Posted on Oct 19, 2021, 11 a.m.
Researchers at Durham University are working on a new infrared light therapy that might have the potential to help people with dementia.
According to the team, in this research, people wear a specially adapted helmet that delivers infrared light deep into the brain for six minutes per treatment; this process stimulates mitochondria that generate most of the chemical energy needed to power the biochemical reaction in the brain’s cells.
Increased blood flow
Our researchers say this can lead to a rise in the level of an organic compound called adenosine triphosphate (ATP), which is markedly decreased in dementia patients, provides energy to drive processes in living cells, and helps nerve cells repair.
The therapy can also increase levels of nitric oxide, and therefore blood flow in the brain, by improving the flexibility of the membrane that lines the inside of blood vessels. This opens up blood vessels so more oxygen can reach the white matter deep in the brain.
The helmet can be easily worn by patients, meaning the therapy can be readily delivered at home.
Improvements in memory and brain processing
In their latest pilot study, the team found improvements in healthy people, aged 45 and over, who received six minutes of therapy twice daily at a wavelength of 1068 nanometres over a period of four weeks.
This included a signiﬁcant improvement in performance in motor function (finger tapping), memory performance (mathematical processing, a type of working memory), delayed memory, and brain processing speed.
Our researchers have also been involved in two recently published, separate pilot Alzheimer’s disease clinical studies in the USA looking at the effectiveness of the therapy.
Those studies found a similarly profound and rapid positive effect for both men and women with mild to moderate dementia.
Participants reported having more energy, elevated mood, and less anxiety, along with better physical and mental involvement in daily activities. The improved mood was also noted by their caregivers.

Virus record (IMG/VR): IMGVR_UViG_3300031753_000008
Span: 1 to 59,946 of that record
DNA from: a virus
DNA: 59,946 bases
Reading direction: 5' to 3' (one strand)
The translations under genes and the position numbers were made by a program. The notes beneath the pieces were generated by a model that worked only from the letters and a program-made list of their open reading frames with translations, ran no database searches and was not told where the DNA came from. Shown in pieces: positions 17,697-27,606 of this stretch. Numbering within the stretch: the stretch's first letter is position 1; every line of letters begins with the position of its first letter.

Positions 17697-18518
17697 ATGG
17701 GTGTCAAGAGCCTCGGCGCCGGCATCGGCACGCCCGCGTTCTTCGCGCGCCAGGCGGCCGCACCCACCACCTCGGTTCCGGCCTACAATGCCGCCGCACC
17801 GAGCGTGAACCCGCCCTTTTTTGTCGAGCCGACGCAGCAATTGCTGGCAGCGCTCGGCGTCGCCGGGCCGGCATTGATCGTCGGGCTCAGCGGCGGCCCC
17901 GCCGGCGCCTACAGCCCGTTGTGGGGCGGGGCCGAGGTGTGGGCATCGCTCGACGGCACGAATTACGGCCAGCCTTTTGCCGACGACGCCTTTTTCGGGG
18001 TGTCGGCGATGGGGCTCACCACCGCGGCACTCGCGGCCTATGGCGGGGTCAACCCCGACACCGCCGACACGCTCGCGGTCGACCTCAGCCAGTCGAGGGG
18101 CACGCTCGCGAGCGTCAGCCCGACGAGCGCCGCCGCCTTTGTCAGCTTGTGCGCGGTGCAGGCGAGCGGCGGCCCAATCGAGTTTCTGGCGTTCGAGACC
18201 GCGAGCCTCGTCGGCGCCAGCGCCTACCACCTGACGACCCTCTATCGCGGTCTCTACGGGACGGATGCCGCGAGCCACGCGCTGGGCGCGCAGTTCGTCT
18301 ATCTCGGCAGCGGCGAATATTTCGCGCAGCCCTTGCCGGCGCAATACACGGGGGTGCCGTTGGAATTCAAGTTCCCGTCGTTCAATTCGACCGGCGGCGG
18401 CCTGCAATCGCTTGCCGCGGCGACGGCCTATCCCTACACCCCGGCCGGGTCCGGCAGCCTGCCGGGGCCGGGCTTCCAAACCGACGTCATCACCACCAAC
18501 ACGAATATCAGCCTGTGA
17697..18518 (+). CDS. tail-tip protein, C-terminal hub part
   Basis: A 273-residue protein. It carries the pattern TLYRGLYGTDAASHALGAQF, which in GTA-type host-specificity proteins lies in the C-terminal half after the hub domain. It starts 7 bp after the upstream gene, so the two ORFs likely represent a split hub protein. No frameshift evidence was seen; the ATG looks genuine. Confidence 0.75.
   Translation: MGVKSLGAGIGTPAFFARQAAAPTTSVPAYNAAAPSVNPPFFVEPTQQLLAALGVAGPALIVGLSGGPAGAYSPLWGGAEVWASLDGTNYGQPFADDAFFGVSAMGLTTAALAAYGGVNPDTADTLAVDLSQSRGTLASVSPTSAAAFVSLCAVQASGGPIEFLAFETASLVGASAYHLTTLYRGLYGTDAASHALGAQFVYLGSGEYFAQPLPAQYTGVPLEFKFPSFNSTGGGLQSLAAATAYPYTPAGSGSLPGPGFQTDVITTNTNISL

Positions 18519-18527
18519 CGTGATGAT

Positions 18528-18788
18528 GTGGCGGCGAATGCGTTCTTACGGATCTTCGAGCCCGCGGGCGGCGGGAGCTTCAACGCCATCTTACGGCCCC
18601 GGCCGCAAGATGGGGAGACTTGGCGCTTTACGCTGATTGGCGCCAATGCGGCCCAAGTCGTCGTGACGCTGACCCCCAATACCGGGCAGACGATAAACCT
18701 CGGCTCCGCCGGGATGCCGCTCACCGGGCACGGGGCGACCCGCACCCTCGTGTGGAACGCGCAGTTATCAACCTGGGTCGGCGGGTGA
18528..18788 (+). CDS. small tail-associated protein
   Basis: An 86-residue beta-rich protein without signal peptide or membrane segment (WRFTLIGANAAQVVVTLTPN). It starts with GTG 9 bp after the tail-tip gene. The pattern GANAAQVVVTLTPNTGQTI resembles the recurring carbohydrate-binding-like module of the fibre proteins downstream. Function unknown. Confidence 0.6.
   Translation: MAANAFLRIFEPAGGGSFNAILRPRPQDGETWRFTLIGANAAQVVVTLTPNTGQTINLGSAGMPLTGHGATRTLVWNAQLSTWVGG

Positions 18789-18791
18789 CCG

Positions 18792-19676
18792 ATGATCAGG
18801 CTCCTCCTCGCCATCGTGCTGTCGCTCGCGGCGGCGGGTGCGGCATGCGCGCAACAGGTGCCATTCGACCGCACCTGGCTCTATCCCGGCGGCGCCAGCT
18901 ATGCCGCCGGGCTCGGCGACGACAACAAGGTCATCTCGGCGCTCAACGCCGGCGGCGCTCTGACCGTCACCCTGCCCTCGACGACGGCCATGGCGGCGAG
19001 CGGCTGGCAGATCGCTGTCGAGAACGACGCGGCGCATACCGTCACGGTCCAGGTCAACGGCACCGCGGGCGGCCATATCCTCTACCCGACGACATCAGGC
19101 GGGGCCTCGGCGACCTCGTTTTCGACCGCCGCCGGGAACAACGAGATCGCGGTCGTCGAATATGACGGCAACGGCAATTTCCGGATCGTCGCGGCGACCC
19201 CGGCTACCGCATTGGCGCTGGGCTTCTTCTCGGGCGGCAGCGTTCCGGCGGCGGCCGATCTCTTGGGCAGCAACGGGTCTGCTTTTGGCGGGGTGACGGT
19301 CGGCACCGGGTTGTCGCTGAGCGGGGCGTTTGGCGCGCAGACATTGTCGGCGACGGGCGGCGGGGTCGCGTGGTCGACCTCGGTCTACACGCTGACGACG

Our scientists stress that more research into the use and effectiveness of the therapy is needed, but that their early findings are promising.
They also think the therapy might have potential benefits for other disorders like Parkinson’s, traumatic brain injury, or motor neurone disease.
Case study – “I felt more relaxed and had more energy”
Grandmother Tracy Sloan (pictured above) began using the infrared light therapy helmet to help improve her memory.
After wearing the helmet for a few weeks she said she noticed improvements in remembering simple messages, which previously she would have had to write down or she would have forgotten them.
She also noticed that her sleep and moods improved.
Tracy, 56, a GP practice administrator from Peterlee, County Durham, UK, is in general good health and has no diagnosed condition that would affect her memory. She was introduced to the therapy by Dr. Dougal.
She wore the helmet morning and night for six minutes each time over a period of three months.
Tracy, who has two daughters and two grandsons, said: “I have a bad memory to start with and I think as you get older it gets no better, so I thought I would give the therapy a go.
“I wasn’t sure it would make a difference, but to be honest I think it did.
“After a few weeks I noticed that my sleeping pattern was better, I felt more relaxed and I had more energy.
“I’m not a moody person, but my youngest daughter said that I wasn’t as moody and my manager at the time used to laugh and say that the therapy must be working because I didn’t need to write things down.”
Tracy no longer uses the therapy after her trial period and thinks that her poor memory has returned since she stopped.
She added: “I would love to use it again because it did help me, without a doubt.
“If people are able to afford something like this and it makes your quality of life a lot better then I would say definitely give it a go.”
As with anything you read on the internet, this article should not be construed as medical advice; please talk to your doctor or primary care provider before making any changes to your wellness routine.
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